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Barrow, AlaskaCaribou Poker CreekLena River, SiberiaSvalbard, Norway Prince Patrick Island, Canada
Summit, Greenland
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Joined: 23 Mar 2004
Posts: 118

PostPosted: Mon Jun 14, 2004 6:52 am Reply with quoteBack to top

The sign on the chalkboard in the dining hall said, "Friday night: short hike to the Galbraith aufeis." After the last "simple hike" (see a previous journal, "The Big Hike,") I made inquiries as to how steep and how long and was there any srambling down steep rock cliffs involved? I was assured it would be easy. So at 7:30 PM we loaded up two pick-up trucks and headed south a few miles in the direction of the Brooks Range to the Galbraith airstrip and the gravel pit beyond where we parked the trucks. I noticed when we got out that most people were not wearing hiking boots like mine; instead they were wearing their neoprene ExtraTufs, standard Alaskan footwear when you want to keep your feet dry. It didn't take long to see why: we approached the flowing river along which the aufeis had formed, and the first wading requirement. Fortunately, I spent the extra money for waterproof hiking boots; unfortunately, they were waterproof only to the top of the boots, which happened to be lower than the water level. It didn't matter; the beauty of the aufeis more than made up for wet boot discomfort.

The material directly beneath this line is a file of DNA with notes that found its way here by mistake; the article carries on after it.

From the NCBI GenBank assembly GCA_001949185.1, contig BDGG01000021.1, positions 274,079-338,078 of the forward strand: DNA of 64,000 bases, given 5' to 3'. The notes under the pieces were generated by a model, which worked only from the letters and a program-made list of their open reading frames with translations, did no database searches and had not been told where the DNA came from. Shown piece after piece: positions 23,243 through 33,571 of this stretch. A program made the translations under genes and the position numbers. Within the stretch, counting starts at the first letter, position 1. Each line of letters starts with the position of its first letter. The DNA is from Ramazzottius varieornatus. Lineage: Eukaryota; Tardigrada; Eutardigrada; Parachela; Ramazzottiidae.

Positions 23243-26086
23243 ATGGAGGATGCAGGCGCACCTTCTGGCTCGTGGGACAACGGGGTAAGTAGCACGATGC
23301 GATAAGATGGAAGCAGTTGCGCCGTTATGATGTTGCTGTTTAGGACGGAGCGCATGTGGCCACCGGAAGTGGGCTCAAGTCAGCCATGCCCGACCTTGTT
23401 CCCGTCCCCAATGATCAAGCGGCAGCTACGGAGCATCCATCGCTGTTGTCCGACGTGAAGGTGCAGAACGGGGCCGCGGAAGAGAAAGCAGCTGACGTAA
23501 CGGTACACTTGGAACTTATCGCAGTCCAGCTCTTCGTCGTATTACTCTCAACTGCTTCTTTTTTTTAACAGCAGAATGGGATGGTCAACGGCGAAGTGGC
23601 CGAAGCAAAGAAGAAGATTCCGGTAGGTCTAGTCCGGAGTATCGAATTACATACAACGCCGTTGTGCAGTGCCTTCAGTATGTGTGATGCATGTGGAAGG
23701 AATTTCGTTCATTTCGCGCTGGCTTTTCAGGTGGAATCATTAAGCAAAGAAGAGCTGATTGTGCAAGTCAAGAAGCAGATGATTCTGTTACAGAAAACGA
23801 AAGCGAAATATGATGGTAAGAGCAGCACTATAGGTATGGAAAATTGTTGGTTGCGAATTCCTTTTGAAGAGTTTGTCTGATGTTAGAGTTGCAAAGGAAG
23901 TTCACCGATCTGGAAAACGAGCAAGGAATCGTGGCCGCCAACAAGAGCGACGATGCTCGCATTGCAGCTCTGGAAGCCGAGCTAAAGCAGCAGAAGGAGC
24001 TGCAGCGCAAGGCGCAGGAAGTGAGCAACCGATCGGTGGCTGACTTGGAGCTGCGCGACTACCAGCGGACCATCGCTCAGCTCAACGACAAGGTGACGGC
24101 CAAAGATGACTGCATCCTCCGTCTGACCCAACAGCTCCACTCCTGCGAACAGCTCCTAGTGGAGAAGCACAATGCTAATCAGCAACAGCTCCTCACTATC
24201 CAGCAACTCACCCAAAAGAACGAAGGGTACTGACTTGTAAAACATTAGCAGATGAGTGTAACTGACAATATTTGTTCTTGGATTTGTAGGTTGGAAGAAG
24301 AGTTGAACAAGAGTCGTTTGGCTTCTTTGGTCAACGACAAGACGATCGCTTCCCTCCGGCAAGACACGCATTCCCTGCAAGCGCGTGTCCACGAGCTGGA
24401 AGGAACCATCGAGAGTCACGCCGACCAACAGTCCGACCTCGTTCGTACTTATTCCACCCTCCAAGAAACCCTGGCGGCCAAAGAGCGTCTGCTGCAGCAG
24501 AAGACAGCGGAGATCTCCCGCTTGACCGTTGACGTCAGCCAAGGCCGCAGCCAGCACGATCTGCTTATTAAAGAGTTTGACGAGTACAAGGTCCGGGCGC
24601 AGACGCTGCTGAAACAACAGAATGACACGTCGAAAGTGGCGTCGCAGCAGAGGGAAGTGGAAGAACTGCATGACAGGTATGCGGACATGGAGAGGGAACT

Hahn, Halim and I went along on the hike with others from the camp. It was a lovely evening, and who would believe we were in light jackets or shirtsleeves as we hiked along the icy river. And who would believe that there were beautiful tundra wild flowers growing close to the ice. Add to that one of the many gorgeous rainbows we've seen since we have been here, and you have a hike where you can't put your camera away.

An aufeis is where ice forms in an overflow, forming layers or shelves that build up throughout the winter and last into the summer on Arctic rivers. The aufeis forms where there is running water, such as the river we were on, flowing over the ice and building up the layers. The ice can get to be many feet tall, and there can be crevices and caves and beautiful blue ice. We were able to hike up the river of ice alongside the greening tundra.

In addition to the beautiful ice, there was an area of limestone rock that contained fossil coral. Rich, who is the camp "mayor" as well as a geologist, told me the coral is about 180-200 million years old, and could have been moved from as far away as Fairbanks in an uplift. There were also several caterpillars staying warn on the limestone rock beside the river. Caterpillars in the Arctic can live through more than one winter in below freezing temperatures, and finally emerge as a butterfly several seasons later. We frequently see butterflies, we seldom see more than one or two kinds.

We returned to camp about 10:30 PM. I'm starting to get used to the fact that we don't have to hurry back before dark. There are additional pictures of the hike in the album.
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Toolik Field Station Lena River, Siberia Svalbard, Norway Summit, Greenland Prince Patrick Island, Canada Healy Icebreaker Caribou Poker Creek Barrow, Alaska